Governor Walker promotes tourism

Wisconsin’s tourism economy growing while state parks lose state funding


Photo by Andee Erickson

Gov. Scott Walker celebrating National Travel and Tourism Week as he announces the 2015 impact tourism has had on Wisconsin’s economy on April 29 at Visit Eau Claire.

Editor’s Note: Erickson and Lenzmeier are enrolled in Zeitler’s tourism geographies course.
With tourism spending up to nearly 4.5 percent in Wisconsin last year, Gov. Scott Walker said the tourism industry keeps more than 190,000 employed throughout the state.

“This is incredibly important for 190,000 people and the families,” Walker said. “They represent tourism as a key part of the state’s economy and we want to keep it growing.”

Walker and Stephanie Klett, the secretary of the Wisconsin Department of Tourism, joined Visit Eau Claire on April 29 to recognize the effect tourism has on Wisconsin’s economy.

After Walker took office in 2011, he increased the tourism budget to invest more in marketing the state’s tourist attractions, Klett said. Last year, for every dollar invested in tourism $8 was returned, she said.

Walker also mentioned the role Wisconsin’s natural resources have in drawing tourists in, including state parks, which lost all state funding last year. As the tourism demand increases in Wisconsin, Walker said increased fees should keep the parks self-sustained with the help of changes the DNR will implement in the management system.

“We have one of the lowest prices for park-like attractions in the country and so we think it makes sense to have a reasonable cost to pay for the services of the park,” Walker said.

Christopher Pedretti, section chief of the DNR’s Bureau of Parks and Recreation, said Wisconsin State Parks saw a record-breaking number of visitors last year at 16.3 million despite the increased fees last summer. Annual admission passes increased $3, while electrical camping fees doubled, according the DNR’s website.

In the first fiscal year of the new state budget, Pedretti said it’s too soon to know if the increased fees will be enough to close the funding gap left after the cuts.

“We’re looking at more efficient ways of doing things and reducing expenses,” Pedretti said. “Whether that be through the use of technology and other alternative methods of managing the properties.”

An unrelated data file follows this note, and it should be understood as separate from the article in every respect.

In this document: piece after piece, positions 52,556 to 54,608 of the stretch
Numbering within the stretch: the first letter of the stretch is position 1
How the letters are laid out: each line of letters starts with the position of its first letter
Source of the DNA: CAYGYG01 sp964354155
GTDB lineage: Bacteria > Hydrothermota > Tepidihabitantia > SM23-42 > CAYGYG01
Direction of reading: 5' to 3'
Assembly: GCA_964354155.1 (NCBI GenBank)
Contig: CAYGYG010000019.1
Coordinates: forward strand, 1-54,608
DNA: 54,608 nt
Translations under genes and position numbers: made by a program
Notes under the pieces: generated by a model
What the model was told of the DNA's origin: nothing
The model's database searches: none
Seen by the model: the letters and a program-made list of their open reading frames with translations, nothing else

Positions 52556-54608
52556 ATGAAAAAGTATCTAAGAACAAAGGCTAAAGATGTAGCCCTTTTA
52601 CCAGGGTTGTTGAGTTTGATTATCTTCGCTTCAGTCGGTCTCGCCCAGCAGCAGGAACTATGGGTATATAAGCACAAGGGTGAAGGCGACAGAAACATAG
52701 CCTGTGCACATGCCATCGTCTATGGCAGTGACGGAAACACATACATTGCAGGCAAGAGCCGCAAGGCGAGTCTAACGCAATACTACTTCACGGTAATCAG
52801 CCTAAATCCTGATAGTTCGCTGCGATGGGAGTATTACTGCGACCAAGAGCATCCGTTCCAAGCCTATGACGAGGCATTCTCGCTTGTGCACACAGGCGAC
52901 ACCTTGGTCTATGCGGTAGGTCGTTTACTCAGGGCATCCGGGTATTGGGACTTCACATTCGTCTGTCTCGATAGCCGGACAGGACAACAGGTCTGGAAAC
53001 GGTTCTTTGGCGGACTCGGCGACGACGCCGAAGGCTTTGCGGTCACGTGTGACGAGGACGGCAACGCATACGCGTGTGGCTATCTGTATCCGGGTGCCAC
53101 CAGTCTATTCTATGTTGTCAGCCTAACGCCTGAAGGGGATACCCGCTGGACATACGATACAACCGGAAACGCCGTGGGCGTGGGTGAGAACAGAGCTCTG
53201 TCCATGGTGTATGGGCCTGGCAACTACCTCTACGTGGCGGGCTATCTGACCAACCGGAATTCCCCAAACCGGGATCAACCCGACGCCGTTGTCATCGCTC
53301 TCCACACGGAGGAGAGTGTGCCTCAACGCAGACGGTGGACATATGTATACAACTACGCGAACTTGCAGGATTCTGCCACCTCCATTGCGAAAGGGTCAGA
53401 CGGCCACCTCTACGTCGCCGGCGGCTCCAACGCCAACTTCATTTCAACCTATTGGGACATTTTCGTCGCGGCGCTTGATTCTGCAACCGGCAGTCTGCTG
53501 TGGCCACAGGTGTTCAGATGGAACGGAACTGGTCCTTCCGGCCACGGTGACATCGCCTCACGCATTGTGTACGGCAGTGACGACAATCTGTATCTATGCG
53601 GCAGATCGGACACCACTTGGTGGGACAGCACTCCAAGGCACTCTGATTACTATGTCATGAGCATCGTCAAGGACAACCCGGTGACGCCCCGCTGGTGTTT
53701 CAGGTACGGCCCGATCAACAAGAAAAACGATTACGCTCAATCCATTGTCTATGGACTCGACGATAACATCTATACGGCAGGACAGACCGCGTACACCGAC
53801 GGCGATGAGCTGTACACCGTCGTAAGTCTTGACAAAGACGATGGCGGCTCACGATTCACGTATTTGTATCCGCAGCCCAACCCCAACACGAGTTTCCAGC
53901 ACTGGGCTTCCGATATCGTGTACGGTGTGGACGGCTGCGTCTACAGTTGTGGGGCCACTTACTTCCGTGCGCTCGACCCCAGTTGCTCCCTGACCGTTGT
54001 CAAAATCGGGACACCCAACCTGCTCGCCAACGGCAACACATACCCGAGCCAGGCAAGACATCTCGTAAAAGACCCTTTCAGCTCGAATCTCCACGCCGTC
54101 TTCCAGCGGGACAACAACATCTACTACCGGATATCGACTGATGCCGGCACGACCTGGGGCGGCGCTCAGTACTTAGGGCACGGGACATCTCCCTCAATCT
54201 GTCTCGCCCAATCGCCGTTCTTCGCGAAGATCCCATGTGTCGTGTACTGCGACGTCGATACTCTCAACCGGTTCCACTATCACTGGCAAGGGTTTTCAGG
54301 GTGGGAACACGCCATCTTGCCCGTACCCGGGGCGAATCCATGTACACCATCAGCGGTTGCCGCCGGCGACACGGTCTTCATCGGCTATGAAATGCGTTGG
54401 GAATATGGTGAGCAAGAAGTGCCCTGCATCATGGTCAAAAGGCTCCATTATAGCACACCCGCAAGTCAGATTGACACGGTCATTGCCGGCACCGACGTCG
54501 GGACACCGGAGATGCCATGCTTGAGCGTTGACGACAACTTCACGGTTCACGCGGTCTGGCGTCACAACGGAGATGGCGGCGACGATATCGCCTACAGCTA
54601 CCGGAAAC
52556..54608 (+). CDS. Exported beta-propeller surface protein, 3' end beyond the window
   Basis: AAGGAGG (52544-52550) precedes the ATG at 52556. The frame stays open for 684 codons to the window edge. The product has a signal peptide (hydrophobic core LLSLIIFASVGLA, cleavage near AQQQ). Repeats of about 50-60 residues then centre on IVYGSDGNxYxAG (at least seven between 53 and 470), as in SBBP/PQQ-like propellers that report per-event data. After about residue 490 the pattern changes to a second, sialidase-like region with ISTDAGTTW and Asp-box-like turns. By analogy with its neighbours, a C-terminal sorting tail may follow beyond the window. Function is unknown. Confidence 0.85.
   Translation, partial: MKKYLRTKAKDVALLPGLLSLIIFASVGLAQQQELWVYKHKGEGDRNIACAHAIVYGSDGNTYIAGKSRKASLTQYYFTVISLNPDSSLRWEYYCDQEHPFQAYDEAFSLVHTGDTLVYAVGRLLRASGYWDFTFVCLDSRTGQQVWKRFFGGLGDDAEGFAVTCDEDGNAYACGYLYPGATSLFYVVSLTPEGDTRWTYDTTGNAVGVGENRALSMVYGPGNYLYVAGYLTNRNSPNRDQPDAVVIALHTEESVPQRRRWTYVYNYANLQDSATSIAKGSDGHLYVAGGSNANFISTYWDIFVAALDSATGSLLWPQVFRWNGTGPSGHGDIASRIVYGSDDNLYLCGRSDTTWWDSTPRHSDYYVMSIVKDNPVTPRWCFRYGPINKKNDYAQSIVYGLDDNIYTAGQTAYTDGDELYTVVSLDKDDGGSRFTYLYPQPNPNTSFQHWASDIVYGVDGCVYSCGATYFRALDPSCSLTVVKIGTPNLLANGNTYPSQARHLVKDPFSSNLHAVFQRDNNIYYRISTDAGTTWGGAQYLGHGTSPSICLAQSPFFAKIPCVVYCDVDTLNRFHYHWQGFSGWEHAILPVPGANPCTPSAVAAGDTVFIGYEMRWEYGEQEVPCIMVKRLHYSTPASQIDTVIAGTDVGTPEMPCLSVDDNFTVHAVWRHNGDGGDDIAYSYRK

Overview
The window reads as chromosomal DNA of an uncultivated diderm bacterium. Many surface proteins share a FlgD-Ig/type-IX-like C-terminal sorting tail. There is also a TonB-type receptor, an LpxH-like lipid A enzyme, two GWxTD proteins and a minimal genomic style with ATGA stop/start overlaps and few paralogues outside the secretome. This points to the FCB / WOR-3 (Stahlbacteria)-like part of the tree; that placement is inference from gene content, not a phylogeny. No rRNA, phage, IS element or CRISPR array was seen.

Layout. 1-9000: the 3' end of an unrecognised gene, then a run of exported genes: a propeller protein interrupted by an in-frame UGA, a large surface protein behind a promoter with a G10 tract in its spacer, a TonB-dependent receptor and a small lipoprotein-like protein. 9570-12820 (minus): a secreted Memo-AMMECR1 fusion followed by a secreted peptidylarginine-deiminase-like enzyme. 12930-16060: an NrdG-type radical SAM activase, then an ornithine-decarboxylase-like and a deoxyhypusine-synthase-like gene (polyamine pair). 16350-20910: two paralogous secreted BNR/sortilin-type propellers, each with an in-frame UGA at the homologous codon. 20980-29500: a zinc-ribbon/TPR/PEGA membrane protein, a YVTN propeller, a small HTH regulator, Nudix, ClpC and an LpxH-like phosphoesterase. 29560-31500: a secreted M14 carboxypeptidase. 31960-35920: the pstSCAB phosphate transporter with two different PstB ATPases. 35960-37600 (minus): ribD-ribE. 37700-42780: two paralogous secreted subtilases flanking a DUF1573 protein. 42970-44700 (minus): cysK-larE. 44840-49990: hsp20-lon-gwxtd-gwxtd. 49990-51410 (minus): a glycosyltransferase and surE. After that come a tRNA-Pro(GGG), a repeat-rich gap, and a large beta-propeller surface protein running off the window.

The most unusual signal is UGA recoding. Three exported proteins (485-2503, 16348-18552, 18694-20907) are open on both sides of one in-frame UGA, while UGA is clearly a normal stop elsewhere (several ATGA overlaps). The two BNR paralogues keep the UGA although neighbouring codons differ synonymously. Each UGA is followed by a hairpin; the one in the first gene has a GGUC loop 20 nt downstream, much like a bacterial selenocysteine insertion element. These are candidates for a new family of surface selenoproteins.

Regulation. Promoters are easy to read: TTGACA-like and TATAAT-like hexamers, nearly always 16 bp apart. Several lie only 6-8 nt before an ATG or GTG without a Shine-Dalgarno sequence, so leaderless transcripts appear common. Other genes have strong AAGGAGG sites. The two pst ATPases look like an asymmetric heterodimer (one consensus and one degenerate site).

George Meyer, executive director of the Wisconsin Wildlife Federation, has spent over 40 years working in conservation, including the DNR, and said state parks need a substantial amount of maintenance the current increase in fees won’t address.

With the success of state parks dependent on weather, Meyer said funding rooted in user fees wouldn’t keep a self-sustained park afloat in a season of poor weather.

“If you start getting a lot of rainy weather in June, then attendance goes down and that’s just the way outdoor camping goes,” Meyer said.

Associate professor of geography Ezra Zeitler teaches a course on tourism geographies and has previously spent three summers working for Northern Highland-American Legion State Forest in North Central Wisconsin.

State parks provide a reasonably priced vacation destination that should be affordable to everyone, Zeitler said, but their financial success is becoming more dependent on the fees users pay after the state cut total funding.

“I see this era in which we inhabit this major ideological shift in how state parks are managed, and I’m worried about the long term consequences of the shift.” Zeitler said. “I’m cautious about the long term impacts, I’m worried that people may get priced out.”

Wisconsin’s strong environmental history, which feature luminaries such as Aldo Leopold and the founder of Earth Day, Gaylord Nelson, is now being challenged, Zeitler said. He’s concerned artificial amenities might be added to parks to gather user dollars, while taking away from the purpose of the park.

While the growing tourism sector in Wisconsin keeps thousands employed, junior geography student Allie Lenzmeier said she thinks cutting state funding to state parks will cause the younger population to move out of the state.

“In the name of conservation in Wisconsin it’s an awful move I think, especially because young people care about conservation,” Lenzmeier said. “ … I want to be living in a place that protects their state parks and protects their nature.”